My personal and the most common accepted definition of sustainability is this:

    "meet the needs of the present generation, without compromising the ability of future generations to do the same...."

    that means for everyone on the planet, not one generation of one family...

    I think there is a real need for a discussion of what sustainabilty means in light of the end of cheap oil, but I can't get anyone to address that...Maybe because people like bastasia keep flogging idea that we're a bunch of vegan socialists over on profood.

    (The sooner that crap stops the better.)

    Jeff, good to hear where you are coming from on this. I may have a more detailed response when I get some traction with the chores over here.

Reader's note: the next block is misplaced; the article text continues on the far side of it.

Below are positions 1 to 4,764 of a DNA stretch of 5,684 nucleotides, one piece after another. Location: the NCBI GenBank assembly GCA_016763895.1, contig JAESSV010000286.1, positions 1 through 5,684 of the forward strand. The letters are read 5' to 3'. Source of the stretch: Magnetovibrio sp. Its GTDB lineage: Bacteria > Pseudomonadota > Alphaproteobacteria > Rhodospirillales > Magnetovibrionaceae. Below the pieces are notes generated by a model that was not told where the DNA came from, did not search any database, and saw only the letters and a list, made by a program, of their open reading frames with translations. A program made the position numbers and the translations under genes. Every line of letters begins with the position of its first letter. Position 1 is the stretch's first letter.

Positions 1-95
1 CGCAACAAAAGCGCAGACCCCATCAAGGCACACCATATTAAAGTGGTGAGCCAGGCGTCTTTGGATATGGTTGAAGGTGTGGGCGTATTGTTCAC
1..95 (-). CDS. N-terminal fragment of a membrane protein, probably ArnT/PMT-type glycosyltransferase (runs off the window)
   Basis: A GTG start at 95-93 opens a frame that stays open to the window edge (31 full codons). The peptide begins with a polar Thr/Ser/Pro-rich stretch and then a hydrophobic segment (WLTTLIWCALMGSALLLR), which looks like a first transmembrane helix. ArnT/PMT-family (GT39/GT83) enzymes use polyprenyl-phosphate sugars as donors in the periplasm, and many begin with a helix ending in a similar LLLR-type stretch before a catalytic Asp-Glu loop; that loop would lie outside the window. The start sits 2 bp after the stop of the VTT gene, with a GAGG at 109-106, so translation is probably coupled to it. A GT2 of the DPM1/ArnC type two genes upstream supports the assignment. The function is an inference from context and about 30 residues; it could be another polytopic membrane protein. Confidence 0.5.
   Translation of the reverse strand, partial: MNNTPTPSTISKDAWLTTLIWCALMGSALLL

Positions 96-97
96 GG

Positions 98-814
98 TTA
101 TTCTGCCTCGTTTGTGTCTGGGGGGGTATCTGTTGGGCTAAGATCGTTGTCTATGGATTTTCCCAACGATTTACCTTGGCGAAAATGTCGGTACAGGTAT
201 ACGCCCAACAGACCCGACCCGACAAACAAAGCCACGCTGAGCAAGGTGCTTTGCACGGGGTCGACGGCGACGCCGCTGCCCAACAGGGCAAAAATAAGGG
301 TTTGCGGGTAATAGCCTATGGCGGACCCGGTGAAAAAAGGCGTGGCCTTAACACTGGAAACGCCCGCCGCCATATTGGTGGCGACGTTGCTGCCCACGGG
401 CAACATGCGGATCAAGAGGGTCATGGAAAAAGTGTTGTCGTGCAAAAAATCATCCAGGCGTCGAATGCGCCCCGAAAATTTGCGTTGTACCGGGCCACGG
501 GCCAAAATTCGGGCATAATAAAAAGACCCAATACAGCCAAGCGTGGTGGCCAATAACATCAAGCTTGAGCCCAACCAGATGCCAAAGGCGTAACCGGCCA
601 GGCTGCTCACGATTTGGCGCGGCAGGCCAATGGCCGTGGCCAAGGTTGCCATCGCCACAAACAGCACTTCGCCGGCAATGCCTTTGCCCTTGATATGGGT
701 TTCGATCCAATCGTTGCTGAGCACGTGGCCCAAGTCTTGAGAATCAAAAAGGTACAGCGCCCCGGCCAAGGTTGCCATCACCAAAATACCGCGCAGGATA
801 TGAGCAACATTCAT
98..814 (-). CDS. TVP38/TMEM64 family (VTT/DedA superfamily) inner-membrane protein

Take care!

  6. I should clarify - I am all for supporting family farms in remaining viable and transitioning. I don't think people like you and your family should be hung out to dry on this stuff. Any mandates, have to have means and support to help make transition that are being required.

    Personally I want to see subsidies for net positive practices and and end to those subsidies that are not environmentally a net positive. We already subsidize the unsustainable. That's irrational for all of us.

    I do get what you are saying here though. I do know that the families still standing - have been through hell to be able to still do this work.

  7. Also - I am always passing on information about supporting farming families through succession issues. I do understand how because some of these regs are written without finesse..and for instance developing bills without a separate category for multi-generational farms - They can certainly be threatening and piss ALL family farmers off.